Feedback: The latest made-for-tv perversions

Taylor Kingsbury, Staff Writer
Taylor Kingsbury, Staff Writer

As we speak, somewhere in America a child is being abducted; and somewhere in Los Angeles a television producer is rushing a script about it into production.

It has not even been a year since Elizabeth Smart was rescued from her abductors, yet her story has already been reenacted as a movie of the week.

CBS’s “The Elizabeth Smart Story” was certainly not the first haphazardly cobbled together exploitation of a big news event, but it was the most repugnant in recent memory.

If you believe the story sold to CBS, then the Smarts are remarkably courageous and determined parents, while every law enforcement official who worked on the lengthy investigation was a bumbling ninny.

Apparently, through their ordeal, the Smarts were able to maintain a sense of strong, impassioned dialogue, and frequently delivered agonized soliloquies in the police station.

A certain degree of embellishment is to be expected in such a presentation, but the display of facts on this broadcast was far too detached from reality to elicit any sort of emotion.

Certainly, Elizabeth’s family must have been grief-stricken to have to relive the months of torment while watching this pseudo-Lifetime dramatization of those tense days. Or maybe not; wasn’t that them doing an exclusive interview for CBS News directly after the movie?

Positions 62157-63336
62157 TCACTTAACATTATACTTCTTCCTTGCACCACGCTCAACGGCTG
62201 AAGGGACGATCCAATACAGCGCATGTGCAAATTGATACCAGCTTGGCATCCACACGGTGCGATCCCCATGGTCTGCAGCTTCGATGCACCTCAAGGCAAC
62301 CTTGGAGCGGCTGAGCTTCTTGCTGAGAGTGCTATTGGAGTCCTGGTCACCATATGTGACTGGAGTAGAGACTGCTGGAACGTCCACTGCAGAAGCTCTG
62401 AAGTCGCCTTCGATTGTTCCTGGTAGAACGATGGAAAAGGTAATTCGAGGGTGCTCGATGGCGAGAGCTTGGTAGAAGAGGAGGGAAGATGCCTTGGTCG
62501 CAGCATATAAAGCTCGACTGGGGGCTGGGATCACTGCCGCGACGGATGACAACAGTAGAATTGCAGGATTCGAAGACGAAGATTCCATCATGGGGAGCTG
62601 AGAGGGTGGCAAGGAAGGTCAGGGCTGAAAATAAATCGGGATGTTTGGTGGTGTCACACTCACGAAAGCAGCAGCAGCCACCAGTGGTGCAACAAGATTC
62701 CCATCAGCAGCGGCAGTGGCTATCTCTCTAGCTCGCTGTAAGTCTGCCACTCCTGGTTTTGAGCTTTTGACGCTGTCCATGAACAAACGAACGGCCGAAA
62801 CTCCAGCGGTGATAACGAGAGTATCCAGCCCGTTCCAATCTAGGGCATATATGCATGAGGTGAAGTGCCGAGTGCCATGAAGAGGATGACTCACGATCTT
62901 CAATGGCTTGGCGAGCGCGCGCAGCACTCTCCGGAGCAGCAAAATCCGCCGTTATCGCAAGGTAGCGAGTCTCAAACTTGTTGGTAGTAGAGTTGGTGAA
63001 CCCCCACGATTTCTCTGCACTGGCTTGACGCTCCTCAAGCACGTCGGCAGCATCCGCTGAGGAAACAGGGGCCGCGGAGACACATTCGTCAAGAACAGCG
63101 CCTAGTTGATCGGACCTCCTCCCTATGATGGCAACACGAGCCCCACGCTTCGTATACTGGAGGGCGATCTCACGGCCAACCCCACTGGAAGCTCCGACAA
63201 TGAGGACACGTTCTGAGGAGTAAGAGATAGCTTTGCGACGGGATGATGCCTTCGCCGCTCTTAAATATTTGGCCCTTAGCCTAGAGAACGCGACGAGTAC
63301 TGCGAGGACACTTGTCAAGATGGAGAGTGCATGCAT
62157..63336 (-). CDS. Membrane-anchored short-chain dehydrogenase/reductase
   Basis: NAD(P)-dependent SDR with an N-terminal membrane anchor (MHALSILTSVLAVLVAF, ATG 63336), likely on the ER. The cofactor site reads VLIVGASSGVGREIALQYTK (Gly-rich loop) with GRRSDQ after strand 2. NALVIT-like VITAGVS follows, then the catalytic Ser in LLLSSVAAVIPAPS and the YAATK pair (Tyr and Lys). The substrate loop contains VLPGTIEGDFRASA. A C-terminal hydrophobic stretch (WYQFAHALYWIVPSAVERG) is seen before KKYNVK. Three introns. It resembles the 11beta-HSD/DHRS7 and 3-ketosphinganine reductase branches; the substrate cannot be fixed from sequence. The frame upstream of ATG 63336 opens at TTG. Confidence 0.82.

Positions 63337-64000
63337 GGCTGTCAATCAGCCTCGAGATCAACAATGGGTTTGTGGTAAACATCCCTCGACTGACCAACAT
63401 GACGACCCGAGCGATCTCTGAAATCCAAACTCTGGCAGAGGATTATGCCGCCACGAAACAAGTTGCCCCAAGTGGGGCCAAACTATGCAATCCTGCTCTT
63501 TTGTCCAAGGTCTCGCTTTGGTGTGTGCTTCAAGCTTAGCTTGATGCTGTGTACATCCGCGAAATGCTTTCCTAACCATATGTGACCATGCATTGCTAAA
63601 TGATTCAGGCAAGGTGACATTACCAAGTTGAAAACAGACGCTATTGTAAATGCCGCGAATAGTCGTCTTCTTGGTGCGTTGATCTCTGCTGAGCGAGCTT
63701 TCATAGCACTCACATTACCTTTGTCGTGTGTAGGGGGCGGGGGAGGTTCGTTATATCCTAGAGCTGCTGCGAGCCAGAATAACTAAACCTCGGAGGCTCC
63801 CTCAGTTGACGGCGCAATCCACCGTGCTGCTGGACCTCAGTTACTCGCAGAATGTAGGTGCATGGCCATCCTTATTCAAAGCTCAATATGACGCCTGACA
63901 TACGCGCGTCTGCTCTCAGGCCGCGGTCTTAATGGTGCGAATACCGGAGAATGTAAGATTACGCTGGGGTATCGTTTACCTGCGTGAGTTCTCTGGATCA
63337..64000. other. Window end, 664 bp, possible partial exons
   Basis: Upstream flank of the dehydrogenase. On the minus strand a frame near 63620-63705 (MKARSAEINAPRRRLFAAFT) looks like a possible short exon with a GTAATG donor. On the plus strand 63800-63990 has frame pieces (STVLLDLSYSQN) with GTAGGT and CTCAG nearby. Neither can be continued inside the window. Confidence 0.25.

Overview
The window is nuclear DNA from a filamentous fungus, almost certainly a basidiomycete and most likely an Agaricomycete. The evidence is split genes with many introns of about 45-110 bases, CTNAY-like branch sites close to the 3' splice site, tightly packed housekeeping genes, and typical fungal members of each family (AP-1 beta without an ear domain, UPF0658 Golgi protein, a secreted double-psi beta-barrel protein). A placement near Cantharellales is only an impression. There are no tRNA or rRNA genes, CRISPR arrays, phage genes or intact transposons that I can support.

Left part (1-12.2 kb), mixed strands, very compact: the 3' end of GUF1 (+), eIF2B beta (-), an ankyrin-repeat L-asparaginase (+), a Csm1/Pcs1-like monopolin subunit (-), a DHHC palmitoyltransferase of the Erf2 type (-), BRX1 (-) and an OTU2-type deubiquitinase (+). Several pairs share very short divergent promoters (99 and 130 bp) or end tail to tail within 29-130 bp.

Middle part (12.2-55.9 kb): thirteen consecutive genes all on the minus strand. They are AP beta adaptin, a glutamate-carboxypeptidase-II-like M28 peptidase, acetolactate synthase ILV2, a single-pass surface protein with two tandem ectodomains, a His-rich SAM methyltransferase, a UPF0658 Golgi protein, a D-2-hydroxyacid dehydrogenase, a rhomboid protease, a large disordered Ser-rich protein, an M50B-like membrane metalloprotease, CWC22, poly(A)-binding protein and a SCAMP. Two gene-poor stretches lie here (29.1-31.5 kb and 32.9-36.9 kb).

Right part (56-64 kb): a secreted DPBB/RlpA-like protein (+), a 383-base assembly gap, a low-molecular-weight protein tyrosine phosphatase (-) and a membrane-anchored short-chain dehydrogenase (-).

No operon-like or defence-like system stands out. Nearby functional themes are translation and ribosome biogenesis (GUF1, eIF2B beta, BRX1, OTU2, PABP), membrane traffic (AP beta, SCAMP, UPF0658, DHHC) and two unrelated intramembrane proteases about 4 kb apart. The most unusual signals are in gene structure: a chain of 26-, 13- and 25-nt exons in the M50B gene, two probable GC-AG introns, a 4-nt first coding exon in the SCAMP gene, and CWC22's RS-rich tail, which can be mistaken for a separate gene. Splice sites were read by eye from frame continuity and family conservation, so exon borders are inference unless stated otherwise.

Come to think of it, wouldn’t the Smarts have to sell their story to CBS for the project to get off the ground? Why, for exclusive television rights to one of the most high profile stories of the year, the Smarts stand to earn a pretty piece of lucre, don’t they?


But, the plot thickens. As “The Elizabeth Smart Story” was unveiling its tautly woven web of suspense, two channels away, NBC was also cashing in on a recent news phenomenon with “Saving Jessica Lynch.”

There are striking similarities between this pair of stories about women persevering though treacherous circumstances less than a year ago and returning home safely to tell their tale.

However, in the case of Jessica Lynch, there are not two parents exploiting a tragic situation to ascend to celebrity. Rather, Lynch is happily exploiting herself.

Taylor, how could you, you say? Yes, we all know Jessica Lynch is a hero, but her struggle seems a little less heroic now that she’s feeding a media frenzy that is conversely feeding her wallet.

Her capture by Iraqi forces has catapulted her into the spotlight. With a best-selling book, a movie-of-the-week, and an “exclusive” television interview under her belt, Jessica Lynch is a household name, and a certified celebrity.

She will undoubtedly run the fame gauntlet set forth by millions of media icons before her, and when that runs dry, she will fade into the movie-of-the-week castaway set.

You can almost picture her on the cover of the November 2005 Playboy now, next to a caption that reads, “Exclusive: See what the Iraqis saw.”

Yeah, that was totally rude, but am I really that far off?  Lynch is using a devastating situation to titillate willing observers who want to know the “real” story.